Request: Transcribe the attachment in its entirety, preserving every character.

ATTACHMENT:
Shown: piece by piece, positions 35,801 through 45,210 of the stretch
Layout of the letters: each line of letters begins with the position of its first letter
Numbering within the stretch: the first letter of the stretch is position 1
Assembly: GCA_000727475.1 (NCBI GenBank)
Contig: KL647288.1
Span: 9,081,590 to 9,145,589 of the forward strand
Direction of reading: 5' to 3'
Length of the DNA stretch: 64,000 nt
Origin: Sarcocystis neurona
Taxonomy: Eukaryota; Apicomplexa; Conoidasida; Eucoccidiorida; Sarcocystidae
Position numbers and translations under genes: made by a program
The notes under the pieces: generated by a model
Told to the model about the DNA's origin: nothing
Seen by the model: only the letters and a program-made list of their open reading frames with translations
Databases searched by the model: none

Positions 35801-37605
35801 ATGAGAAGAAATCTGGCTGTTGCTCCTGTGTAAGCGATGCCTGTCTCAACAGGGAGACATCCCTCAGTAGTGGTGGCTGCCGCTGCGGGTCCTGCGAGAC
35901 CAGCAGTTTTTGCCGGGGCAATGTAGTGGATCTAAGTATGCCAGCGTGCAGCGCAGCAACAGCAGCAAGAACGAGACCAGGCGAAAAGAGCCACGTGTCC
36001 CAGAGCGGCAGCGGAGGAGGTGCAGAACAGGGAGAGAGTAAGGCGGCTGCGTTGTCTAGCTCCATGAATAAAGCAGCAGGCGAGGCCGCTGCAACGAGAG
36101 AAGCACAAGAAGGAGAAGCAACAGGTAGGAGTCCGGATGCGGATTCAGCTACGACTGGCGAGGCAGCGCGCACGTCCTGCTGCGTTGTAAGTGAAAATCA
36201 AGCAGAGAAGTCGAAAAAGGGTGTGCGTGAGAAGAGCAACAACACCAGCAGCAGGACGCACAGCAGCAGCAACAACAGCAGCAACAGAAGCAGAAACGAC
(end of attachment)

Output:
Shown: piece by piece, positions 35,801 through 45,210 of the stretch
Layout of the letters: each line of letters begins with the position of its first letter
Numbering within the stretch: the first letter of the stretch is position 1
Assembly: GCA_000727475.1 (NCBI GenBank)
Contig: KL647288.1
Span: 9,081,590 to 9,145,589 of the forward strand
Direction of reading: 5' to 3'
Length of the DNA stretch: 64,000 nt
Origin: Sarcocystis neurona
Taxonomy: Eukaryota; Apicomplexa; Conoidasida; Eucoccidiorida; Sarcocystidae
Position numbers and translations under genes: made by a program
The notes under the pieces: generated by a model
Told to the model about the DNA's origin: nothing
Seen by the model: only the letters and a program-made list of their open reading frames with translations
Databases searched by the model: none

Positions 35801-37605
35801 ATGAGAAGAAATCTGGCTGTTGCTCCTGTGTAAGCGATGCCTGTCTCAACAGGGAGACATCCCTCAGTAGTGGTGGCTGCCGCTGCGGGTCCTGCGAGAC
35901 CAGCAGTTTTTGCCGGGGCAATGTAGTGGATCTAAGTATGCCAGCGTGCAGCGCAGCAACAGCAGCAAGAACGAGACCAGGCGAAAAGAGCCACGTGTCC
36001 CAGAGCGGCAGCGGAGGAGGTGCAGAACAGGGAGAGAGTAAGGCGGCTGCGTTGTCTAGCTCCATGAATAAAGCAGCAGGCGAGGCCGCTGCAACGAGAG
36101 AAGCACAAGAAGGAGAAGCAACAGGTAGGAGTCCGGATGCGGATTCAGCTACGACTGGCGAGGCAGCGCGCACGTCCTGCTGCGTTGTAAGTGAAAATCA
36201 AGCAGAGAAGTCGAAAAAGGGTGTGCGTGAGAAGAGCAACAACACCAGCAGCAGGACGCACAGCAGCAGCAACAACAGCAGCAACAGAAGCAGAAACGAC